Submit your own Announcement here.

The 3rd Annual Arlington Fair Housing Conference will feature Thomas Silverstein, renowned Fair Housing expert and Associate Director of the Fair Housing & Community Development Project at the Lawyers’ Committee for Civil Rights Under Law.

Come hear the latest news about fair housing enforcement, policy, and programs within Arlington County, Virginia, and across the country! Our expert panelists and guest speakers include fair housing advocates, elected officials, and government officials tasked with advancing housing equity at the local, state, and federal level.

Arlington has made substantial strides in advancing housing equity and improving fair housing policy with the adoption of the Regional Fair Housing Plan in 2023. Come learn what’s next to fight housing discrimination, incorporate equity for marginalized populations in our housing policies and programs, and increase awareness of fair housing rights under state and federal law.

We’ll have updates from the U.S. Department of Housing and Urban Development on the Affirmatively Furthering Fair Housing federal rule, a panel discussion of fair housing progress at the General Assembly and across Virginia, and a panel of local experts discussing the progress Arlington has made and what remains to be done.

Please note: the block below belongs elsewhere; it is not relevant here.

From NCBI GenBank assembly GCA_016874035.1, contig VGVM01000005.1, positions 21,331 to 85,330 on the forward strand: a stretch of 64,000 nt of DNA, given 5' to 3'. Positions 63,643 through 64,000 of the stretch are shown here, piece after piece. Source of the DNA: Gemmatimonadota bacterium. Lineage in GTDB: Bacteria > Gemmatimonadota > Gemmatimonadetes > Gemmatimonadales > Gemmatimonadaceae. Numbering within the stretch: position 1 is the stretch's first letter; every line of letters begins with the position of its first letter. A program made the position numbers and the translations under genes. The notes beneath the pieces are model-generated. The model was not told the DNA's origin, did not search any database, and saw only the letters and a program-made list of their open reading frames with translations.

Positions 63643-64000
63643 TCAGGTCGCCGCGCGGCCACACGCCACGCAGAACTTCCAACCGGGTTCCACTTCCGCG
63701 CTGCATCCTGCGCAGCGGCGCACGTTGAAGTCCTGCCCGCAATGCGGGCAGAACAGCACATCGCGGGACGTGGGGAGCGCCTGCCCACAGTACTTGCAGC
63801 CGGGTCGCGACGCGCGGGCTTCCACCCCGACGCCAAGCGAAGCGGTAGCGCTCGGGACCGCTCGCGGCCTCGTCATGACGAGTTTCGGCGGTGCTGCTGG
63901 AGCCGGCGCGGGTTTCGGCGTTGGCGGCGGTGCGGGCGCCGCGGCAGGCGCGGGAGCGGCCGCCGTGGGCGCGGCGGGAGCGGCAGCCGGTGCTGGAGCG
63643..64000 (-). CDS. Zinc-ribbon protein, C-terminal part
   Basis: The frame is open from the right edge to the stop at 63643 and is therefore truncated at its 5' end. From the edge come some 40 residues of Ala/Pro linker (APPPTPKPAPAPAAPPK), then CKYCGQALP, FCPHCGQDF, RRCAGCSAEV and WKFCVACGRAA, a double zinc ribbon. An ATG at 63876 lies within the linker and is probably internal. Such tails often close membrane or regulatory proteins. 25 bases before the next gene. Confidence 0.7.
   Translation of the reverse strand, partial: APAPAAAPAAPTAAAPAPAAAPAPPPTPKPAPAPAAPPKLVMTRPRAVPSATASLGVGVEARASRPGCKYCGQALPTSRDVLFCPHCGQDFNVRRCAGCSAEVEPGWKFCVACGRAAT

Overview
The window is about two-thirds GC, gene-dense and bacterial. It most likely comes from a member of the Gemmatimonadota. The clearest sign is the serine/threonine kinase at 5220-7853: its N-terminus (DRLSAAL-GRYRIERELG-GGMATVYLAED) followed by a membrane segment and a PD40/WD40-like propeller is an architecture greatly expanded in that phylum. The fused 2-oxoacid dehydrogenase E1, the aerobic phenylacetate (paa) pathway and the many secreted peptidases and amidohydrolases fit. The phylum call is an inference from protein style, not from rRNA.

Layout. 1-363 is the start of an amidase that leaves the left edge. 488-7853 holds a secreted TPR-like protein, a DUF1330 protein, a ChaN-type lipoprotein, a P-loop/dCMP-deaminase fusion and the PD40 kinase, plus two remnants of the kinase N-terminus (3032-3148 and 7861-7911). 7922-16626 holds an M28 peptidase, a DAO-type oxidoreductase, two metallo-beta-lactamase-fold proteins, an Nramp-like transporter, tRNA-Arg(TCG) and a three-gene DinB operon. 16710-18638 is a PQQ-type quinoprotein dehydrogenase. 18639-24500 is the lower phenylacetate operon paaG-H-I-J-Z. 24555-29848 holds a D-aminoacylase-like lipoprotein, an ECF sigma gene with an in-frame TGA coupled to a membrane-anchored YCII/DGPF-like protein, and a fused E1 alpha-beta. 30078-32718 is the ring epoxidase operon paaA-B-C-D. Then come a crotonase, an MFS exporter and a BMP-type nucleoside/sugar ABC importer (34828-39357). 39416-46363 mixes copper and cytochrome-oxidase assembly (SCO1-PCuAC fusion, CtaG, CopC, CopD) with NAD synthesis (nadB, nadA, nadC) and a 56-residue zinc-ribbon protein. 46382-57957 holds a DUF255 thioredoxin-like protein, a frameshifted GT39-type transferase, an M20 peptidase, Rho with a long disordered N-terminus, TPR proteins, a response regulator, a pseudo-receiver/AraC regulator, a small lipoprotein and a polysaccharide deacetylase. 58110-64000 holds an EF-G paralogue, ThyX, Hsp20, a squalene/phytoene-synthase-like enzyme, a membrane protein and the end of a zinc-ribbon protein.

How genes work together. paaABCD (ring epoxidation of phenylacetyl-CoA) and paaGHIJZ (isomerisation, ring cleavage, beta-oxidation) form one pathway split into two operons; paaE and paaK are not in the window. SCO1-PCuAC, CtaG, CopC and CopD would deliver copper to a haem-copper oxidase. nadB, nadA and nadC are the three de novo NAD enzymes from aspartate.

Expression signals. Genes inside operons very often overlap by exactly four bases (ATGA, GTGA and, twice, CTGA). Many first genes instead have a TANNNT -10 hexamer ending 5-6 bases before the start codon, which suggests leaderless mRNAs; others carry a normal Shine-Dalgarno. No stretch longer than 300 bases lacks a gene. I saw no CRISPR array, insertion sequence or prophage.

Please RSVP in advance to ensure you receive your free lunch at the conference. Free and open to the public.

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Submit your own Announcement here.

National Chamber Ensemble – Concerto Celebration

We invite you to join us for an extraordinary evening of music at our Season Finale, “Concerto Celebration”! Enjoy several masterworks as NCE performs two famous concertos in an intimate chamber music setting, opening with a delightful work by Chevalier

“The Secret Garden”

The St. Andrew’s Players Present “The Secret Garden”

Adapted from the book by Frances Hodgson Burnett by Erin Detrick

A time-honored classic, “The Secret Garden” is the story of two indulged and neglected 10-year-olds. They are miserable souls from different